A systems analyst is a valuable part of any company that has any significant IT architecture. But sometimes it’s hard to pin down exactly what a systems analyst does, partly because they do so much.
In the most basic sense, a systems analyst is a person who analyzes some workflow, process, operation or structured framework in order to optimize it for some purpose. You can see this from boilerplate definitions on your favorite reference sites. But what does that mean?
We’ll be looking specifically at what systems analysts do in the IT world – not just in any given industry.
In general, systems analysts have kind of a dual role. They work with processes and interfaces – and they also work with people. We’ll explain how both of these ideas work together. (To learn about various IT roles, see 8 Hot Jobs in Information Systems (and What You Need to Know to Get Them).)
The Interface Guru
Since systems analysts are responsible for optimizing systems, it stands to reason that one of their major responsibilities will be to evaluate an interface.
Interfaces are the lifeblood of business IT (or personal IT for that matter). A good interface will enable functionality and ease of use. A bad interface will cause confusion, sink productivity and create bottlenecks.
Enter the systems analyst.
“A systems analyst investigates the ways in which business is done within a company,” says Drew Farnsworth, Partner at Green Lane Design LLC. “They create a system flow diagram to identify bottlenecks and constraints, then optimize that flow to remove those bottlenecks within the constraints. Usually they then take that analysis and attempt to find software that will improve the business. They may be responsible for cost analysis as well. System analysts suggest process flows that have nothing to do with IT but usually the purview is limited to IT.”
“(A) system analyst analyzes the effectivity of the computer system in order to provide the optimum output for the specific benefits of the organization,” adds Andrei Vasilescu, CEO and digital marketing expert of a money-saving platform called DontPayFull. “This person also finds out the possible flaws of the computer system which might prevent getting the maxim positive results from the computer system. Therefore, a system analyst provides a vital and active help in achieving the targets for any business.”
Nooria Khan at GigWorker had more to say about how systems analysts combine their interface work with collaboration with stakeholders.
“System analysts have a broad knowledge of programming, software, hardware and have analytical skills,” Khan says. “Their role is to maintain and troubleshoot the data center or data warehouse. They use the computer systems to modify, enhance, adapt and design IT solutions in their existing systems, also integrate new features or improvements if required. During the entire development process, a system analyst makes sure to work closely with the client, stakeholders, colleagues, and developer.”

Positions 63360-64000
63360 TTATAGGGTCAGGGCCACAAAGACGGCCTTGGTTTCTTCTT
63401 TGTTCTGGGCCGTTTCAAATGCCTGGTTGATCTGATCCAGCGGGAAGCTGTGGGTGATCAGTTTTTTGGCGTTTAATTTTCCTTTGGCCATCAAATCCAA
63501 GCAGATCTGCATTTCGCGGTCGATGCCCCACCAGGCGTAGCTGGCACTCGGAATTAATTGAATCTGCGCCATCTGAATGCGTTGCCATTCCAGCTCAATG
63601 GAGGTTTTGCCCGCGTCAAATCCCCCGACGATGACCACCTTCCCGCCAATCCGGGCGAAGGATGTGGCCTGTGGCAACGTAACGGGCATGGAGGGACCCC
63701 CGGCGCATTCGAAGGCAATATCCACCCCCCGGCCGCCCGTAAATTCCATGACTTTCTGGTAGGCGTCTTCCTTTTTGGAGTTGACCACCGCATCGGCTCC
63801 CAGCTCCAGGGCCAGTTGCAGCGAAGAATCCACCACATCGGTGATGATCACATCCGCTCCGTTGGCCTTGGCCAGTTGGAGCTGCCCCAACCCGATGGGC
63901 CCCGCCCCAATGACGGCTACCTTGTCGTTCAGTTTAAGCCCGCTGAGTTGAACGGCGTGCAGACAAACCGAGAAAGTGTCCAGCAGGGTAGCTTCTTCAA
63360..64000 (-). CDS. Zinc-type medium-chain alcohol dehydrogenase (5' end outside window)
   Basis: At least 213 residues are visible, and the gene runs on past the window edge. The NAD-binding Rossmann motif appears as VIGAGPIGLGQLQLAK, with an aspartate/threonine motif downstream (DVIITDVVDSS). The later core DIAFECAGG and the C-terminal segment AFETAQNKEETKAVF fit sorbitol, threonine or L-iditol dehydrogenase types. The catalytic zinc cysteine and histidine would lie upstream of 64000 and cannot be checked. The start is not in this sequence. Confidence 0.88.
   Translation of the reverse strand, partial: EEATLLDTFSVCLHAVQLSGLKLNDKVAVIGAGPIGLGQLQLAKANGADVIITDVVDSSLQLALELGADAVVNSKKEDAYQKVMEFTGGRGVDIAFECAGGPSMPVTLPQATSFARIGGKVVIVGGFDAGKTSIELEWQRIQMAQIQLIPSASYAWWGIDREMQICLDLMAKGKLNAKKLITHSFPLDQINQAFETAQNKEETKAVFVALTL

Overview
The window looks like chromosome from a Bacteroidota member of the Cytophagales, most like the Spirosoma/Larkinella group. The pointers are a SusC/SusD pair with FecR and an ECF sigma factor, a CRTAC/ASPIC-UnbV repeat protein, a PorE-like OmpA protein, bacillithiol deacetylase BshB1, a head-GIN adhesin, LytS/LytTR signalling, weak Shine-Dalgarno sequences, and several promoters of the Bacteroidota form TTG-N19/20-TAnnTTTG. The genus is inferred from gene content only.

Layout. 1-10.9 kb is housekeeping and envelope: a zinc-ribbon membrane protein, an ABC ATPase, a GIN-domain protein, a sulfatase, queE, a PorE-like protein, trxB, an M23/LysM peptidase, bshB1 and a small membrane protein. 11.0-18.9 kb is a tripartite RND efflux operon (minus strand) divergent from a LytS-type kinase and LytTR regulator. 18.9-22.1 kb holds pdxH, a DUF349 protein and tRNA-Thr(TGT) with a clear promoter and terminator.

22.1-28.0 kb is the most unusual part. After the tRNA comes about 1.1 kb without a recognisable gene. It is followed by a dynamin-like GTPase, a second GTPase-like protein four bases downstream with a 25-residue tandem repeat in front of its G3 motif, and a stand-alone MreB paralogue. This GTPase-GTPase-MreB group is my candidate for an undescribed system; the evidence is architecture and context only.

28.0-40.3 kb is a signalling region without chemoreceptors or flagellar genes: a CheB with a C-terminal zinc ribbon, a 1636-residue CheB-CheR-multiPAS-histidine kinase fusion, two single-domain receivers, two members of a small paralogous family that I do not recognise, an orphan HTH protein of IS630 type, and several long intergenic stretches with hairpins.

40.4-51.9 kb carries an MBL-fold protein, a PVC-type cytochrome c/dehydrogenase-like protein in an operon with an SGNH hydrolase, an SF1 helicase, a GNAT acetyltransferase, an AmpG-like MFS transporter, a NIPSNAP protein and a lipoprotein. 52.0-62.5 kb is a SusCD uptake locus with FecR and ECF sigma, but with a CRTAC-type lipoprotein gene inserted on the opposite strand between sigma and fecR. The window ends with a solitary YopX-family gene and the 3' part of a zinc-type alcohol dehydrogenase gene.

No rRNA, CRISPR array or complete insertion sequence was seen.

Building a Bridge
Because of those two goals that we referenced above, the systems analyst has to have one foot in the technical world and the other foot in the business world.
“(Systems analysts) need to have both business experience and technical design exposure in order to bridge the gap between the user’s non-technical requirements and the hardware and software that is required to create a solution,” says Neil Price-Jones, President of NVP Software Solutions. “The work they do feeds into programming and Quality Assurance, so the system can be created and tested to ensure it does provide what the user wants.”
“A system analyst is a liaison that works with business analysts to truly understand the requirements of a system to be created, and then opines on the system to be created,” says Nick Kamboj, CEO at Aston & James. “This opinion and feedback can come through a series of questions, comparative analysis, design specification documents, requirements specifications and/or spreadsheets.”
Jeff Bittner, Founder and President of Exit Technologies, adds to that definition:
“The Systems Analyst performs two primary roles within the organization,” Bittner says. “In one aspect they serve as a change agent that leads the organization down new technological avenues in order to advance the goals of the organization. The other is to serve as a liaison between the business side of the organization and the technical side. Because this person functions amongst these two worlds, the terms Computer Systems Analyst or Business Systems Analyst are also used interchangeably as a job title. Communication skills are critical because the Systems Analyst serves as an interpreter and collaborator between business and IT so that business goals can be translated into technology requirements.” (For more on communication skills, see The Importance of Communication Skills for Technical Professionals.)
That’s a little bit about what systems analysts do and are responsible for in their professional roles. At the end of the day, these gatekeepers of IT need to make sure a business has what it needs to perfect processes and excel in its markets. And that’s a tall order.